State University Computer Science Department

Foundations of Fine Grain Parallelism

CS/ECE 560: Spring 2011

Combined on-campus on-line sections

Specific course details are being revised. Information below is subject to change

Class meets: Tu-Th 9:30-10:45; CS 420


Be sure to watch this space. Late breaking info will be posted here, rather than sent by email. Also be sure to frequently check the Class Schedule

Course Overview


CS-ECE 560, which teaches the foundations of a model of parallelism called the polyhedral equational model, is unlike any other course offered anywhere in the world. Here, you will The polyhedral model is now used for automatic parallelization in a number production compilers such as gcc, IBM's XL series, and Reservoir Lab's R-Stream. There are active research groups on the polyhedral model at MIT (Amarasinghe), Illinois (Padua), Utah (Hall), Ohio State (Sayappan), Louisisana State (Ramanujam), IBM Research (Renganarayana, Bondhugula, etc.), Leiden (Kienhuis, Deprettere), and many groups in France: IRISA, Rennes (Derrien, Quinton), ENS Lyon (Feautrier, Darte, Alias), Bordeaux (Barthou), INRIA (Cohen, Bastoul, etc.)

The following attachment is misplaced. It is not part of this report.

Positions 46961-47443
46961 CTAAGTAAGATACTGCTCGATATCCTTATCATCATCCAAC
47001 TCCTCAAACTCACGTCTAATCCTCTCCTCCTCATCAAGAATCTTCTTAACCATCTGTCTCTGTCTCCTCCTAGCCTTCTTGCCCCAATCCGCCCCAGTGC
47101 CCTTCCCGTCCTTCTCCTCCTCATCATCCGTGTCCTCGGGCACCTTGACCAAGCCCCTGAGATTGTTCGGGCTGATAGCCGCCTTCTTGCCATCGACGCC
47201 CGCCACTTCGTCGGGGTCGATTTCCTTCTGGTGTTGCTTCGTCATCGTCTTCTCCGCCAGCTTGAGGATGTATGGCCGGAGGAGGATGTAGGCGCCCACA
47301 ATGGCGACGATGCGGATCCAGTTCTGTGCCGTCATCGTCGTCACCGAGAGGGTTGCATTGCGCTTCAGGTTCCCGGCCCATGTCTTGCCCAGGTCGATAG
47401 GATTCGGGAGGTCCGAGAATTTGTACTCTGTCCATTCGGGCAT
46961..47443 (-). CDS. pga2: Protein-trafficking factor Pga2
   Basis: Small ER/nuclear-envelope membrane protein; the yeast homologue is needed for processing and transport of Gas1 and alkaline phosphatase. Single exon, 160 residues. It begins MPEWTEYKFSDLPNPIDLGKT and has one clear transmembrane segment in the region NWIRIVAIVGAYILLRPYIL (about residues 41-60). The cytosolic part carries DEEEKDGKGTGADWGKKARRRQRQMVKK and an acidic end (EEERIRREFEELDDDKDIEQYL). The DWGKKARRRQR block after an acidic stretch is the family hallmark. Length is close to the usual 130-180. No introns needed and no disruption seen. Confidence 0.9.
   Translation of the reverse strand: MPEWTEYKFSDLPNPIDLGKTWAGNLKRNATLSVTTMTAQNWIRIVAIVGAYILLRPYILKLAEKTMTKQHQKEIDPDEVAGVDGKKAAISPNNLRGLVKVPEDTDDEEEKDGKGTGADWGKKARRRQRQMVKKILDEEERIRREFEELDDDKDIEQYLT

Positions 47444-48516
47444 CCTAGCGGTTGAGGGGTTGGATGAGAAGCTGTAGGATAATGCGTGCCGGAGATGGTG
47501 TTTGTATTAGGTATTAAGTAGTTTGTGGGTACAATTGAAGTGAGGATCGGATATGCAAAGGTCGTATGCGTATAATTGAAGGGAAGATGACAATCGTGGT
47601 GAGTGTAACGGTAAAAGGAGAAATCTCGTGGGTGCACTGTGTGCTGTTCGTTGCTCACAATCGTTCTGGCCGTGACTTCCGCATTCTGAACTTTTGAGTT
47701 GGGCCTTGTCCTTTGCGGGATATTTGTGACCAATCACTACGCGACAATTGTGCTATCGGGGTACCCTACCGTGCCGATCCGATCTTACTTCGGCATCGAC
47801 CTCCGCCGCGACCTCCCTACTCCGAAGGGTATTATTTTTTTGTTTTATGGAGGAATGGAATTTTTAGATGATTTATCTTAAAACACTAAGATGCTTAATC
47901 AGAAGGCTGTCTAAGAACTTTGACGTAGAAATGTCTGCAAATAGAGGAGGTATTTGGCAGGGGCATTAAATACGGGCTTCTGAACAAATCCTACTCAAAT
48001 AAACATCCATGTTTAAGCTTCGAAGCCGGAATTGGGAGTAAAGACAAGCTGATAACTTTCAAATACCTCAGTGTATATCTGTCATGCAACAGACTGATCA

Rajopadhye is one of the inventors of the polyhedral model, and has been active in the field since his Ph.D. dissertation (Utah, 1986). At CSU, we take a unique view of the polyhedral model that combines the analytic quantitative power of the model with the expressivity and clean semantics of declarative, functional programming in the form of equational programming.


Computer architecture is in a constant flux, with ever-increasing parallelism, which now comes in many forms: instruction-level parallelism, SIMD instructions, and recently multiple cores. Future processors, whether general or specialized, will have a large number of cores, typically fine-grain, possibly with dedicated, often distributed memories, and lower power consumption. Collectively, they will be much more powerful than today's machines.

In the past, programmers were shielded from details of processor evolution. A single architectural abstraction (the von Neumann machine), and a single programming/algorithmic abstraction (the random access machine RAM) allowed a clean separation of algorithmic, programming and architectural advances. This has been called the end of "La-Z-Boy Programming," where programmers simply wait for the next generation of processors. These abstractions are crumbling today. Programmers, library writers and application developers must be aware of parallelism and memory locality at multiple levels, or risk losing many of the Moore's Law gains of modern architectures. This raises a number of issues.

  1. The immediate goal is to develop highly tuned applications that can best exploit the emerging architectures of today.
  2. Second, the medium term challenge is to ensure that the skills learnt to do this are portable to tomorrow's architectures, even though we don't know their details.
  3. Finally, the long term goal is to enable the foundational research to render the first two challenges moot. This can be achieved through automatic compilation and code generation tools, and will enable the "return to La-Z-Boy Programming."